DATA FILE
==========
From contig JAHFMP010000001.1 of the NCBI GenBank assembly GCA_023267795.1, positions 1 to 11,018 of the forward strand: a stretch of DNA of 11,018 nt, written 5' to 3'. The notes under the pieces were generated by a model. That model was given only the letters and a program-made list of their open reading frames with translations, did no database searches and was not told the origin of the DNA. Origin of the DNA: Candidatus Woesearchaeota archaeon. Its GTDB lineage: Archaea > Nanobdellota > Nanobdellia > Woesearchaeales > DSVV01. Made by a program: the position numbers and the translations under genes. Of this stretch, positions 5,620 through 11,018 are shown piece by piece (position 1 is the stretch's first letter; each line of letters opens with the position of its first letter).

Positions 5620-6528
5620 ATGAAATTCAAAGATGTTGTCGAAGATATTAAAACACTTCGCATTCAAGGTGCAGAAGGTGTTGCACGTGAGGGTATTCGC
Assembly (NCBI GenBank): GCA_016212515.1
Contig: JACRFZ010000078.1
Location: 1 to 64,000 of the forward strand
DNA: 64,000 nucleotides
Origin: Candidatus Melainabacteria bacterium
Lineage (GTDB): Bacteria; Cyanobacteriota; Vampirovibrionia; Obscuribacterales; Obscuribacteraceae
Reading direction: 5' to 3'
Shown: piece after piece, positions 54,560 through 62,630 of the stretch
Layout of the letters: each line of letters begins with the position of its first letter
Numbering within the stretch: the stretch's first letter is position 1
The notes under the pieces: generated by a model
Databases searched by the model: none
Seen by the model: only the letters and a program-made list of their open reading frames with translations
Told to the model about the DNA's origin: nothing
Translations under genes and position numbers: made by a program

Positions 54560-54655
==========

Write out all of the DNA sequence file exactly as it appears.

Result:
From contig JAHFMP010000001.1 of the NCBI GenBank assembly GCA_023267795.1, positions 1 to 11,018 of the forward strand: a stretch of DNA of 11,018 nt, written 5' to 3'. The notes under the pieces were generated by a model. That model was given only the letters and a program-made list of their open reading frames with translations, did no database searches and was not told the origin of the DNA. Origin of the DNA: Candidatus Woesearchaeota archaeon. Its GTDB lineage: Archaea > Nanobdellota > Nanobdellia > Woesearchaeales > DSVV01. Made by a program: the position numbers and the translations under genes. Of this stretch, positions 5,620 through 11,018 are shown piece by piece (position 1 is the stretch's first letter; each line of letters opens with the position of its first letter).

Positions 5620-6528
5620 ATGAAATTCAAAGATGTTGTCGAAGATATTAAAACACTTCGCATTCAAGGTGCAGAAGGTGTTGCACGTGAGGGTATTCGC
Assembly (NCBI GenBank): GCA_016212515.1
Contig: JACRFZ010000078.1
Location: 1 to 64,000 of the forward strand
DNA: 64,000 nucleotides
Origin: Candidatus Melainabacteria bacterium
Lineage (GTDB): Bacteria; Cyanobacteriota; Vampirovibrionia; Obscuribacterales; Obscuribacteraceae
Reading direction: 5' to 3'
Shown: piece after piece, positions 54,560 through 62,630 of the stretch
Layout of the letters: each line of letters begins with the position of its first letter
Numbering within the stretch: the stretch's first letter is position 1
The notes under the pieces: generated by a model
Databases searched by the model: none
Seen by the model: only the letters and a program-made list of their open reading frames with translations
Told to the model about the DNA's origin: nothing
Translations under genes and position numbers: made by a program

Positions 54560-54655